Lemon Ironbark Eucalyptus staigeriana

    Originating in northern Queensland, this 6m tree with small, grey-green leaves imparts an uplifting citrus flavour with rosemary overtones. It can be used in sweet and savoury dishes and herbal teas, or mixed with mountain pepper for a lemon-pepper sprinkle. The quality of its oil also makes it an ideal candidate for aromatherapy and perfumery.

    See more illustrations of Australia’s edible flora here

    Photo Credit: Anne Hayes

    Eastern underground orchid Rhizanthella slateri

    Confined to small patches in eastern Australia, bizarrely, this cryptic, endangered species completely lacks chlorophyll, relying on its fungal partner for nourishment. The seed of this genus is unusual among Australian orchids, as it is carried in a berry-like fruit, in contrast to the dust-like seed of others. The flowers are thought to be pollinated by fungal gnats and the seed is eaten and distributed by bandicoots.

    See more illustrations of Australia’s orchids here

    Photo Credit: Anne Hayes

    Crimson spider orchid Caladenia clavescens

    Only discovered in 2007, this endangered orchid is known from very few plants in Victoria’s central Goldfields. Conservation efforts led to the reintroduction of 60 propogated specimens into the wild in 2012. This orchid is thought to deceive wasps into pollinating it and is reliant upon Sebacina-like fungi to germinate.

    See more illustrations of Australia’s orchids here

    Photo Credit: Anne Hayes

    A peanut tree Sterculia quadrifida

    In late summer, peanut trees are covered in creamy-white, lemon-scented flowers. These give way to large, leathery pods that change colour from green to fiery orange and red as they ripen. Once mature, the 8cm-long capsules split open to reveal up to eight shiny black peanut-sized seeds. These have a nutty texture and can be eaten raw or roasted. The seeds germinate easily, often within days of their release.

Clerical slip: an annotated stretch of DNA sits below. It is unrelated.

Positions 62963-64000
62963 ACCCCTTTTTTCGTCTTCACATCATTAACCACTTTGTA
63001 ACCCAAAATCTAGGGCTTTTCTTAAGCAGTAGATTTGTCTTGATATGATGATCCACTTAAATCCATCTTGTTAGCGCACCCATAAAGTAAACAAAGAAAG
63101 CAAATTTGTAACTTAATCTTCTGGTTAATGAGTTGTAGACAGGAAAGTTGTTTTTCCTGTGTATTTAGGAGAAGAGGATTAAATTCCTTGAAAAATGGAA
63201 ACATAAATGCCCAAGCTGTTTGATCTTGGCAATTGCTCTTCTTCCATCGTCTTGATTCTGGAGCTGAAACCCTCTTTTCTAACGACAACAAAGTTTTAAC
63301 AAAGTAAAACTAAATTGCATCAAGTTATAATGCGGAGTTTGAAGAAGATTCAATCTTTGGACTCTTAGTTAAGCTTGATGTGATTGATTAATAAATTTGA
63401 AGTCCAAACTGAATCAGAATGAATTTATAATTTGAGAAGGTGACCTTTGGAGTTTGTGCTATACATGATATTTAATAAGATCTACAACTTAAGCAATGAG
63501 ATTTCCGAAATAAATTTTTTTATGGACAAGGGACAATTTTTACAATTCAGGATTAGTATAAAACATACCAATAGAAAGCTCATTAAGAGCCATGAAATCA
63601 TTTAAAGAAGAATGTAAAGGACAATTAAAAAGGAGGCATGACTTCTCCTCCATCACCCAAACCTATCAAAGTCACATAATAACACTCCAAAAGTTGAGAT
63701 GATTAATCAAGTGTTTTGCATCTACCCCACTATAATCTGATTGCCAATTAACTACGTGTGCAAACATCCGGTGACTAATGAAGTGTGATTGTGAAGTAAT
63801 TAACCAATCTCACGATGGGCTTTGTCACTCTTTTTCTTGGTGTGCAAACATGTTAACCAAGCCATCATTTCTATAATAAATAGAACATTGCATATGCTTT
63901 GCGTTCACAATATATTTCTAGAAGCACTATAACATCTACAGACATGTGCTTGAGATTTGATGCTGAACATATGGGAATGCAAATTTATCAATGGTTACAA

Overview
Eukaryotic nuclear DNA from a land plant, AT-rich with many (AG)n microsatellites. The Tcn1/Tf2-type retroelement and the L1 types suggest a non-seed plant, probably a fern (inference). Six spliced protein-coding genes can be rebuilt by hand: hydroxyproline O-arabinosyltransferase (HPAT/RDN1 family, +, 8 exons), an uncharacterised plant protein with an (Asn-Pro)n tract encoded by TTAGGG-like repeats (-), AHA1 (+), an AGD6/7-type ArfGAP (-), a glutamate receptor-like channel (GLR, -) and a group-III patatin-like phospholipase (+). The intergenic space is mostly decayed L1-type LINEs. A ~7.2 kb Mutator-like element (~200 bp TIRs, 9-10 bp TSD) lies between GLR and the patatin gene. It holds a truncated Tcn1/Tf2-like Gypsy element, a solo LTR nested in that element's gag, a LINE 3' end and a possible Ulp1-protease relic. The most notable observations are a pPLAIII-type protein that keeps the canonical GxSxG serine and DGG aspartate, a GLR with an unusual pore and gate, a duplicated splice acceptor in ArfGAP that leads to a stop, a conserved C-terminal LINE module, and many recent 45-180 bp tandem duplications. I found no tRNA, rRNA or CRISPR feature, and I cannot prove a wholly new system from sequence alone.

See more illustrations of Australia’s plant seeds here.

    Photo Credit: Anne Hayes

    Mountain pepper Tasmannia lanceolata

    The leaves and berries of mountain pepper were popular among British settlers, who discovered it performed just as well as traditional pepper in dishes. The leaves are usually dried and then milled or ground; the berries, known as pepper-berries, are dried and crumbled or ground. This medium-sized tree occurs naturally in Tasmania and the wet forests of south-eastern Australia.

    See more illustrations of Australia’s edible flora here.

    Photo Credit: Anne Hayes

    Tulipwood Harpullia pendula

    Each winter, coastal forests and city streets burst into colour as clusters of yellow and orangey-red seed capsules form on the tulipwood’s branches. Each fruit features two inflated, papery valves that split open to reveal two glossy, pea-sized black seeds. In late spring, greenish-white flowers with salmon-pink stamens appear, once more beginning the plant’s annual seed cycle.

    See more illustrations of Australia’s plant seeds here.

    Photo Credit: Anne Hayes

    Blue banksia Banksia plagiocarpa

    Although initially collected in the 1860s, the blue banksia remained incognito until its rediscovery on Hinchinbrook Island, Queensland, in 1981. It boasts a spectrum of colours: blue-grey buds that open to pale yellow; and new foliage that matures to rusty brown then green.

    See more illustrations of Australia’s banksias here

    Photo Credit: Anne Hayes

    Matchstick banksia Banksia cuneata

    This is one of only three banksia species that belong to the sub-genus Isostylis, which boasts flowers in dome shapes rather than spheres or cylindrical spikes. From September to December, the shrubs feature pink and cream blossoms.

    See more illustrations of Australia’s banksias here

    Photo Credit: Anne Hayes

    Acorn banksia Banksia prionotes

    It’s not hard to see how this banksia earned its common name: the sight of a half-open flower spike would be enough to send a squirrel nuts. It’s known as a ‘keystone mutualist’ in the Avon Wheatbelt, WA, as it’s vital to the survival of a number of animals and plants there.

    See more illustrations of Australia’s banksias here

    Photo Credit: Anne Hayes

The botanical illustrations of Anne Hayes

By AG STAFF | September 29, 2017

Anne Hayes has completed several assignments on botanical themes for Australian Geographic. And like any AG commission, each one has been founded on accuracy attained through detailed and thorough research and observation. This is a selection of Anne’s work.